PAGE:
What is tithe?
In Genesis 14:11-12, the people of Sodom and Gomorrah including Lot, Abram’s brother’s son were taken captive together with all their goods and provisions. Abram then organised his army, pursued them and brought back all the people and the goods, Genesis 14:14-16. He then gave all of them plus their possessions as a tithe to Melchizedek, King of Salem (Sodom), priest of God Most High, Genesis 14:18-20.

From Deuteronomy 26:12-13, we learn that the tithe is to be given to the Levite (priest), the stranger, the fatherless and the widow.

It would, therefore, follow that even individual acts of charity are to be considered as part of tithe in addition to any goods, services or money given to the church.

Should Christians pay tithe?
God instructs His people, Malachi 3:8-11, not to rob Him in tithes and offerings for those who do so are cursed. He urges us to bring the tithes to the storehouse (church) that there may be food (physical and spiritual help) in His house. He says that when we give our tithes then He shall pour out such blessing that there will be no room enough to receive it. He also adds that He will rebuke the devourer for our sakes when we obey this instruction.

Jesus admonishes the scribes and Pharisees for paying tithe of mint and anise and cumin, and yet neglecting the weightier matters of the law: justice and mercy and faith, Matthew 23:23. He continues to tell them that these they ought to have done, without leaving the others undone.

We can now see that it is in our own best interest to pay tithes and offerings in order to attract the blessings of God and thus avoid curses. No one instruction of God can then be neglected in favour of another.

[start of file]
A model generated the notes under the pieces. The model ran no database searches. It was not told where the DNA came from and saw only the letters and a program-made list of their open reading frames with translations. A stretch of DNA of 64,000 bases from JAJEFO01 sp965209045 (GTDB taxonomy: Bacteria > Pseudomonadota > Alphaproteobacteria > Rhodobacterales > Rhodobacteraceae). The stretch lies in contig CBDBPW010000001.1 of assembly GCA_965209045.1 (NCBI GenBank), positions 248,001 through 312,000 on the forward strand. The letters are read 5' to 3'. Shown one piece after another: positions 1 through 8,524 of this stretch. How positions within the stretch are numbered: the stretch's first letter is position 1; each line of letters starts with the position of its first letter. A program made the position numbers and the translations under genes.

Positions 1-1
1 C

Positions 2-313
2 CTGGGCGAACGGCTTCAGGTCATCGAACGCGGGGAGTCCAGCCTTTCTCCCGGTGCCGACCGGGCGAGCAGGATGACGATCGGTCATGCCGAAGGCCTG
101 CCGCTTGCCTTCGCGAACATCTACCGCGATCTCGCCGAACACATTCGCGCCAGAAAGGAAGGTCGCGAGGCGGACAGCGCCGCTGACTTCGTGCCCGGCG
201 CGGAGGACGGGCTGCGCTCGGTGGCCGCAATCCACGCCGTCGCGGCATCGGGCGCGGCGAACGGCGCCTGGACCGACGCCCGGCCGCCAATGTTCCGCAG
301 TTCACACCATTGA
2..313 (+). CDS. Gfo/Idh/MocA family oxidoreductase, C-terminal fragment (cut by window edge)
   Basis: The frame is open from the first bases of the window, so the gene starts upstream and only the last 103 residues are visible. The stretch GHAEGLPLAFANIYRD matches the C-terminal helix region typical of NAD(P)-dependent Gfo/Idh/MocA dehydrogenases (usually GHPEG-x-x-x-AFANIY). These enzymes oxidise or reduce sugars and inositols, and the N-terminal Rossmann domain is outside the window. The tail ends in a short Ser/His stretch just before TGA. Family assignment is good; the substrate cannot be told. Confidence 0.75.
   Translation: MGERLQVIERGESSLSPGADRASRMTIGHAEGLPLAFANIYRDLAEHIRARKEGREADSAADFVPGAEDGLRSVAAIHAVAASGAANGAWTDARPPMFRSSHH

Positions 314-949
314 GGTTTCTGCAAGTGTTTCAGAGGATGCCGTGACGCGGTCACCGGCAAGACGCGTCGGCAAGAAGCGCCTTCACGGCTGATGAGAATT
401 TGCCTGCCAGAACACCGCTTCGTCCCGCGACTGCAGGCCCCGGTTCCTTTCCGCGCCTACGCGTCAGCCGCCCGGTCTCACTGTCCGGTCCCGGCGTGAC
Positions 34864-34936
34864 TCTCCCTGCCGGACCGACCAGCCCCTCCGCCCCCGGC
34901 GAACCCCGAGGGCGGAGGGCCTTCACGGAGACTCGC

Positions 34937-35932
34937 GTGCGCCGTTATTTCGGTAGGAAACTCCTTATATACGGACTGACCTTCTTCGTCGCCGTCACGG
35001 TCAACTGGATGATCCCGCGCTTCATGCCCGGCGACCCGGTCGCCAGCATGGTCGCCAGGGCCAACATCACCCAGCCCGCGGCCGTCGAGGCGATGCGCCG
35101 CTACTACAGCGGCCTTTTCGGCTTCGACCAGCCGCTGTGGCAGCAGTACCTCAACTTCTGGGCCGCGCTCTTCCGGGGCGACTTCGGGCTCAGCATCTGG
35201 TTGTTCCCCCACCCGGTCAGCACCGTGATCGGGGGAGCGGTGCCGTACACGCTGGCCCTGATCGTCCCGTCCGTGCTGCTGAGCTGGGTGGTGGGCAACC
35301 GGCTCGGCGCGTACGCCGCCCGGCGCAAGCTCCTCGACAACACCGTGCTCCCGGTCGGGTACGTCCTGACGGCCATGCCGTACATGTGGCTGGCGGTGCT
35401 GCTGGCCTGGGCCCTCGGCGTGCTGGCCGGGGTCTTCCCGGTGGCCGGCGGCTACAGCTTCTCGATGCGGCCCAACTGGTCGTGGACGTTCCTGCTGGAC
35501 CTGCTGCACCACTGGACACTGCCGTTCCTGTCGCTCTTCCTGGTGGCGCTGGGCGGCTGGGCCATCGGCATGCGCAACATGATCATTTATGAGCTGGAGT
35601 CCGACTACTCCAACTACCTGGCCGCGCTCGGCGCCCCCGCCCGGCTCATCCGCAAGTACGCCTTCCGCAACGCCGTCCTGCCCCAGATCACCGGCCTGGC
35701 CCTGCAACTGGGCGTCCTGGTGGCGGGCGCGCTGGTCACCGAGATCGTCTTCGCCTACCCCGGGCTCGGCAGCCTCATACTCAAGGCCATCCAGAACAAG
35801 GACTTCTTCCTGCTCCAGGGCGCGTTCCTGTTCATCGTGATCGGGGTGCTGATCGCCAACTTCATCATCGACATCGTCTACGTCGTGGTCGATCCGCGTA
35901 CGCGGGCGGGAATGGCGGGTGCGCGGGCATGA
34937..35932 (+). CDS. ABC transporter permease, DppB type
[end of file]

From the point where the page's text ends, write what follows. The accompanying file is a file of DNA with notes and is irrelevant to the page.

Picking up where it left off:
How often should the tithe be paid?
Deuteronomy 26:12 talks of the third year as being the year of tithing.

The people of Israel made ordinances to exact from themselves yearly one-third of a shekel for the service of the house of God, Nehemiah 10:32-33. They also made ordinances to bring the firstfruits of their ground and the firstfruits of all fruit of all trees, year by year, to the house of the LORD, and also the firstborn of their sons and of their cattle, Nehemiah 10:35-36.

Apostle Paul instructs the churches, 1 Corinthians 16:1-2, that on the first day of the week (Sunday) let each one lay something aside, storing up as he may prosper.

Since tithe is paid out of an increase we can then say that payment is due when the increase is realised. Salaried Christians earning monthly incomes could then pay on a monthly basis as the most convenient time for them.

How much tithe should be paid?
God instructed the Levites (priests) that when they take from the children of Israel the tithes which He has given them from the Israelites as their inheritance (their portion of the tithes), then they shall offer up a heave offering of it to the LORD, a tenth (10%) of the tithe, Numbers 18:26. So each Levite would offer a tenth of what he has received and this would be his own tithe to the LORD.

The Israelites were to bring the tithes to the Levites (priests) and the Levites were then to bring a tenth (10%) of all the tithes they received from the people to the rooms of the storehouse, Nehemiah 10:37-38. This 10% would therefore not be available for distribution among the workers of the church but to be used in church activities.

We can therefore see that up to 90% of all tithes collected by the church (portion for priests) can be distributed to the priests and church workers, and at least 10% of all tithes collected must go directly to church activities. The priests, after taking their share of the tithes out of their portion (90%), must then pay back 10% of their own portion to the church as their own tithe to the LORD.

It is this instruction to the priests to pay back 10% of what they receive that has been translated to be a general instruction to all members to pay tithes of 10% of their increase.

Ideally, tithe giving should be made as a matter of generosity and not as a grudging obligation.

2 Corinthians 9:6-7
6 But this I say: He who sows sparingly will also reap sparingly, and he who sows bountifully will also reap bountifully.
7 So let each one give as he purposes in his heart, not grudgingly or of necessity; for God loves a cheerful giver.

Further reading:
Matthew 5:17-20, 6:19-21

Mark 12:41-44

Romans 2:28-29


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